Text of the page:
UNESCO has recently designated Kenya’s Lewa Wildlife Conservancy and the adjacent Ngare Ndare Forest as an extension of the ecologically important and beautifully preserved Mt. Kenya World Heritage site. The extension lies within the traditional migration route of the local elephant population and serves to protect and enhance not only the ecological and biological processes, but also the cultural and traditional values of one of East Africa’s most impressive landscapes. UNESCO’s decision recognizes Lewa’s and Ngare Ndare’s steadfast commitment to conservation and the creation of what is widely considered to be Africa’s leading model for wildlife conservation and low-impact tourism.
Once a private cattle ranch, the Craig family set aside an initial 5,000 acres to protect and breed rhinos which rapidly grew – over a decade – to encompass the whole ranch in a vast, 61,000-acre sanctuary dedicated to preserving some of Kenya’s most endangered species. Lewa Wildlife Conservancy now supports over 440 bird species and more than 70 different mammals – including over 10% of Kenya’s black and 15% of Kenya’s white rhino population and the world’s largest population of the critically endangered Grevy’s zebra.With corridors open to the north, wildlife can move freely in and out of this protected area and the greater Laikipia ecosystem.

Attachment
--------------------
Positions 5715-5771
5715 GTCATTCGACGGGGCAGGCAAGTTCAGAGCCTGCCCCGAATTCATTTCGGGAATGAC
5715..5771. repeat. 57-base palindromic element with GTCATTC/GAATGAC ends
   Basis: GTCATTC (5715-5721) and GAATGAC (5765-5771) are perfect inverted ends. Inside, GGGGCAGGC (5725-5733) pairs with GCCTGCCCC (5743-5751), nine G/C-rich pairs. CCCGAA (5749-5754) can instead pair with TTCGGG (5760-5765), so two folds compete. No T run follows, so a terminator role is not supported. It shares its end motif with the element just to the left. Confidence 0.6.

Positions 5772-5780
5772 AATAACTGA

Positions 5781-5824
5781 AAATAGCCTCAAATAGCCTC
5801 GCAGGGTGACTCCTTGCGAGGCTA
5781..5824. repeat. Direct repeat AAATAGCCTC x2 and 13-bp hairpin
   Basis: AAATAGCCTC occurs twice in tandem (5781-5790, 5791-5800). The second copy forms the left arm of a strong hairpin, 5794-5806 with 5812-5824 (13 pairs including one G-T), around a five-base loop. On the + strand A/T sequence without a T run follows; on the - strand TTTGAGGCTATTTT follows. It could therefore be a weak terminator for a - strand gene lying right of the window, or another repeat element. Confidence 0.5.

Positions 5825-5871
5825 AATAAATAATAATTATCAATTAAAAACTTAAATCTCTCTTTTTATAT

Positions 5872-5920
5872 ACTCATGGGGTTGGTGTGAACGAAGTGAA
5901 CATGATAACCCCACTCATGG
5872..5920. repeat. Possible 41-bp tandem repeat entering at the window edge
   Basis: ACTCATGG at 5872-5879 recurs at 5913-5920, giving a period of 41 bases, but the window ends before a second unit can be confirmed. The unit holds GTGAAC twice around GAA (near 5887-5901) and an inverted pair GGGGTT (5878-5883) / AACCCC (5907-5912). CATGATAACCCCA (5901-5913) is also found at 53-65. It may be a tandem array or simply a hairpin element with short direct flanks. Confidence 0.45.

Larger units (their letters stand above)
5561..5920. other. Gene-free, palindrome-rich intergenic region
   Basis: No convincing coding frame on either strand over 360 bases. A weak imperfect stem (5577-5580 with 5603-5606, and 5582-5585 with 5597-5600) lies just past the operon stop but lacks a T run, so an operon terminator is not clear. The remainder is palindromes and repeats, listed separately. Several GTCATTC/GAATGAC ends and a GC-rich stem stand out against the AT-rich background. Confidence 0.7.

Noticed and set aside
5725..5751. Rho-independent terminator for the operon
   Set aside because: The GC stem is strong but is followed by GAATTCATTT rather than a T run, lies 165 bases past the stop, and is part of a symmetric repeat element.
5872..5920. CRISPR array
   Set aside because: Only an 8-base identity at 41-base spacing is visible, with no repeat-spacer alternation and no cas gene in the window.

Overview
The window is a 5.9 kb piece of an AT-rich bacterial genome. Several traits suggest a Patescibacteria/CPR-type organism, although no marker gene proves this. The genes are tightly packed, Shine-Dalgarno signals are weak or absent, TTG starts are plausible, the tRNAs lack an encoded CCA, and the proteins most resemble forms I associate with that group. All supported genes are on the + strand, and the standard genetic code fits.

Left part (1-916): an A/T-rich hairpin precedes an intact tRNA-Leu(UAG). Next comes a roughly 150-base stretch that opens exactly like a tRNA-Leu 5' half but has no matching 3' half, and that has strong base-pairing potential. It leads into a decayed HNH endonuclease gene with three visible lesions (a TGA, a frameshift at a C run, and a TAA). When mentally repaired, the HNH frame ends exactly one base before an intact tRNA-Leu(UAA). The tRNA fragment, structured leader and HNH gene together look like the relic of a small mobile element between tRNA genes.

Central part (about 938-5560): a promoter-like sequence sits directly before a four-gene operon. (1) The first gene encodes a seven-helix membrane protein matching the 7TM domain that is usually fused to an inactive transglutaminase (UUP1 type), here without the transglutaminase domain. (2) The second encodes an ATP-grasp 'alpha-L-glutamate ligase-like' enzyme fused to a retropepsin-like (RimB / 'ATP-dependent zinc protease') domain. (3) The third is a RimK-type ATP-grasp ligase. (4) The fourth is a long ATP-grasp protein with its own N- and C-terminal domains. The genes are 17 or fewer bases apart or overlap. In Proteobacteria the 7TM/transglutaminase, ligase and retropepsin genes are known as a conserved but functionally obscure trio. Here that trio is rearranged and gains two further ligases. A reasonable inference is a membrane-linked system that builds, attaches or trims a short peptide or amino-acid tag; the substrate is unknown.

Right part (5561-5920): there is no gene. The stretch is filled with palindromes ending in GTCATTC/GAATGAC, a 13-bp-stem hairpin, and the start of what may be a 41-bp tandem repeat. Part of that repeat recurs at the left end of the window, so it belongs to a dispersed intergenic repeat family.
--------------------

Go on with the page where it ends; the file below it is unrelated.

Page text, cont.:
Lewa Safari Camp lies at the heart of this prolific wildlife conservancy: a unique retreat offering outstanding game viewing and views of Mt. Kenya from its World Heritage Site surrounds. Awarded ‘Silver Level’ by Ecotourism Kenya and winner of The Good Safari Guide’s ‘Best Community Safari Property in Africa’ in 2011, the camp unites luxurious tented accommodation with an impressive array of activities.
As part of Lewa Wildlife Conservancy’s rhino conservation mission, the team also cares for three young orphan black rhinos. The oldest is Nicky, born blind in August 2012, who was then joined by Hope, an orphan from Ol Pejeta and – most recently – a very young rhino born earlier this month that was sadly abandoned by his mother. Guests at Lewa Safari Camp are welcome to visit these rhinos during their stay.
Commenting on the expansion of World Heritage Site, Mike Watson, CEO of Lewa Conservancy says:
“I wish to congratulate all Lewa staff for enabling the Conservancy to achieve this extraordinary position in the global conservation world. It is truly a testament to all who have worked on Lewa over the years and built it into what it is today. Everyone at Lewa should take great pride in this designation and recognise that this cements the conservancy in the position it so rightly deserves as a global model for protected area management and as a catalyst for conservation.”Photos & story courtesy Cheli & Peacock